Went over a pass with small twisties and it was the most miserable experience on a motorbike I've ever had. I tried the entire range of RPM and every gear, at no range/gear did the lurching between accel and decel go away. And it became scary when the roads got narrow and wet.

Also, tried a bit of off road, and that too was a total fail. No way would it chug down the gavel roads at low-ish rpm in 1st/2nd gear. But also trying high rpm with the twitchy lurching throttle issue made it impossible to smoothly vary my speed and avoid brakes on the loose gravel.

And the engine at low rpm, for instance when using the Over Drive, feels like there are angry gods inside wanting to break out! Would have driven me nuts if it weren't that I wear ear plugs.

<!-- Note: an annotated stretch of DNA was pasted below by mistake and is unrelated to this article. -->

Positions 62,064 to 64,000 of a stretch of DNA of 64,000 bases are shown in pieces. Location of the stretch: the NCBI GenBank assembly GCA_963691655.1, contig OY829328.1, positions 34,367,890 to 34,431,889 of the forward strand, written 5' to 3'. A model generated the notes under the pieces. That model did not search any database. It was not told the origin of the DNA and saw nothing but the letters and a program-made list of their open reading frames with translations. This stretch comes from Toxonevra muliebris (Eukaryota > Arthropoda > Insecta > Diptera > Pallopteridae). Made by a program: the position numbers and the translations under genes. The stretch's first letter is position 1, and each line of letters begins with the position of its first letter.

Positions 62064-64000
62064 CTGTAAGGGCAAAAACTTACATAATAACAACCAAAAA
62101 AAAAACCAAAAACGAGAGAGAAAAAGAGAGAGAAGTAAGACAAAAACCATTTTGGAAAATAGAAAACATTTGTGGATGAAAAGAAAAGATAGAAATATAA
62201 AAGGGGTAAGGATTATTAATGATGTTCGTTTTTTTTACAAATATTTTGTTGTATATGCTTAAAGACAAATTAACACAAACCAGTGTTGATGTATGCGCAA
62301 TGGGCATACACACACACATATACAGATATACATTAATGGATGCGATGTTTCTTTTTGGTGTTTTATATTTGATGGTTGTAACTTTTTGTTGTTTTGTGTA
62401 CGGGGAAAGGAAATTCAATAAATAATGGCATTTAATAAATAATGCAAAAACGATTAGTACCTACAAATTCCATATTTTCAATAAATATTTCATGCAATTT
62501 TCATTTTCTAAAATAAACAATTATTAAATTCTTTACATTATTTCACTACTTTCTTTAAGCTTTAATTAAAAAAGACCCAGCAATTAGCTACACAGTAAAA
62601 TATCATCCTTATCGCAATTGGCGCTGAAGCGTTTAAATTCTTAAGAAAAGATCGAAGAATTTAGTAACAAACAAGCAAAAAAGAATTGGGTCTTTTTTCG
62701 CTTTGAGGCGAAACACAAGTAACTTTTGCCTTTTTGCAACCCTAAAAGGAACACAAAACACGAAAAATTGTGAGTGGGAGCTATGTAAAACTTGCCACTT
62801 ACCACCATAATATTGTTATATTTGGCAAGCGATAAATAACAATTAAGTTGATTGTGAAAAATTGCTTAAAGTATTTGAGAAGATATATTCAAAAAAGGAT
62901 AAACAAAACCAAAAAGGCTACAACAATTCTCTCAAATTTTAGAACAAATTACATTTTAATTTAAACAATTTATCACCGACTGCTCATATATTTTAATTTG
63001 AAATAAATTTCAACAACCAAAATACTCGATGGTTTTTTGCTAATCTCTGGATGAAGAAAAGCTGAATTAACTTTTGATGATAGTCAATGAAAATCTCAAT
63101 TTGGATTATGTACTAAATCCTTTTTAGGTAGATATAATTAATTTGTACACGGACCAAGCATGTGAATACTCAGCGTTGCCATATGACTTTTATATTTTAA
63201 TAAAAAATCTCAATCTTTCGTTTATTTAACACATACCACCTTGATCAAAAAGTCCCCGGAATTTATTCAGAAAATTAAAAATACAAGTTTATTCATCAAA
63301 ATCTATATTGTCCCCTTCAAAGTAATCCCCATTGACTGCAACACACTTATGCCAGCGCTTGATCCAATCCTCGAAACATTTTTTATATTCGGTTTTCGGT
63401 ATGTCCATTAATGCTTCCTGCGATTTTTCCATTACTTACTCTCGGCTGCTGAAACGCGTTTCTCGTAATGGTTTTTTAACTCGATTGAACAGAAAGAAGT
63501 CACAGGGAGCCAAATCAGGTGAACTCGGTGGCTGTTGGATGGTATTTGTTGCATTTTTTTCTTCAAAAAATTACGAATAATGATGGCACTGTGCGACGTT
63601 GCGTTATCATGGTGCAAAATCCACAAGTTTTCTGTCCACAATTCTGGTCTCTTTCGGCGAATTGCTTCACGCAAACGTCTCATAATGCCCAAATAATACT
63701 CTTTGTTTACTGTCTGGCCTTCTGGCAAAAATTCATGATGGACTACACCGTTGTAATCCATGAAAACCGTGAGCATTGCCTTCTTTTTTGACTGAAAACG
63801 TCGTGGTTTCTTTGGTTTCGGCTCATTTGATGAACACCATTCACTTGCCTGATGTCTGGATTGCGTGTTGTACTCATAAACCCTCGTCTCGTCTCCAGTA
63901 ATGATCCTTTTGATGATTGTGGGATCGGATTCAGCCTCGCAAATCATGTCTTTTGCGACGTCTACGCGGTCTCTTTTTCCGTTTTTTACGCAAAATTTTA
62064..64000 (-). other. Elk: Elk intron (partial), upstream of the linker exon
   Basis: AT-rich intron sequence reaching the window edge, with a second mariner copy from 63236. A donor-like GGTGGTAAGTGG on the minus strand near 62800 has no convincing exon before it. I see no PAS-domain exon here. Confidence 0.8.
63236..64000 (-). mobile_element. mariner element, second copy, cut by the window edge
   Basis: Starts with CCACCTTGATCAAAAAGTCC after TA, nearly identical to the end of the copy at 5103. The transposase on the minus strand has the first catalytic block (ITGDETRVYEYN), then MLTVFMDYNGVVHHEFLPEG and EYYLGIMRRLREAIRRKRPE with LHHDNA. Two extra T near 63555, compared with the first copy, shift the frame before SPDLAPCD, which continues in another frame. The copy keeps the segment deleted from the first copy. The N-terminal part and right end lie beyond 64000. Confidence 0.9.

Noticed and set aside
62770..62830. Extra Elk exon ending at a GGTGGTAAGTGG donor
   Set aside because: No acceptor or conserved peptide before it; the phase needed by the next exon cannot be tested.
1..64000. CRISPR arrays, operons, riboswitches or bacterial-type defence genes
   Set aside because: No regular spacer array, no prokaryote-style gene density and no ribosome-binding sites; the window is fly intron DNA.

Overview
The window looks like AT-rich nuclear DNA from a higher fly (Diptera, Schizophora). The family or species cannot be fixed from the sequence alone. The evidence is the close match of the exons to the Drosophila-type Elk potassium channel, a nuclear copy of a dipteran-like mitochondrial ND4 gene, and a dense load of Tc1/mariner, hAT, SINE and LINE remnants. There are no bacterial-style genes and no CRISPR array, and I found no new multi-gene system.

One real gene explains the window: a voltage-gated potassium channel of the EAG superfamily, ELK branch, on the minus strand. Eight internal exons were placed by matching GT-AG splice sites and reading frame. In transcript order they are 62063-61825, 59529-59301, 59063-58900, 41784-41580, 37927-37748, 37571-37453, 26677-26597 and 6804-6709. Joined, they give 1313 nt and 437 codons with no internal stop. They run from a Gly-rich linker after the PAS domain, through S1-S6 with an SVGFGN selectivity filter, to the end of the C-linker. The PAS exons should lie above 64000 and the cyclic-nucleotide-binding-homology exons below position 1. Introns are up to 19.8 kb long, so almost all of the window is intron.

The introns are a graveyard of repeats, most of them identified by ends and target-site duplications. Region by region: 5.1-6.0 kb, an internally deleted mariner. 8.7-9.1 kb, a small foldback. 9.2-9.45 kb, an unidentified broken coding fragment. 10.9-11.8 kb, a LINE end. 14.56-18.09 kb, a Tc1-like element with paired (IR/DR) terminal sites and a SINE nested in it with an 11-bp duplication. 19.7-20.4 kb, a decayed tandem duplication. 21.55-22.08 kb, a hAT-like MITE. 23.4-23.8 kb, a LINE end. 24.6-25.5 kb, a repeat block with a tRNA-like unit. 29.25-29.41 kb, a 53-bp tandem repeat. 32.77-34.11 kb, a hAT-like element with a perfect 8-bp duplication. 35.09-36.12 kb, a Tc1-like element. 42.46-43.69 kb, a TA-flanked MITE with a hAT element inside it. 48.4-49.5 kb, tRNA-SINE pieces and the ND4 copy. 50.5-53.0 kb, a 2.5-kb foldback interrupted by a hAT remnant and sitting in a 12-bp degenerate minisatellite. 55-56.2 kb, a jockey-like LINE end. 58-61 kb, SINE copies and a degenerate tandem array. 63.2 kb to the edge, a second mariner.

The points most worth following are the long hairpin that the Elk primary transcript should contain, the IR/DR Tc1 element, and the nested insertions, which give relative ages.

Slow traffic. For get it. Requires so much clutch feathering that my fingers start getting sore after just a few minutes.

And add to that some CRAZY rattling and banging every time I accelerate from a stop going through the 3000-4000 range, it's like the whole thing is going to fall apart.

Oh, and did I mention the random back firing?

I've read about the chudder issue, and I probably have to deal with that. But after doing the tests, up hill, and a light pull to see if makes a difference, it only makes a very minor difference. I really have a very hard time association all this with just a problematic clutch too.

Basically, what I would very much appreciate is some feedback. Is it at all possible to dial these bikes in so that they can be nice touring bikes with smooth response AND a usable low to mid RPM range?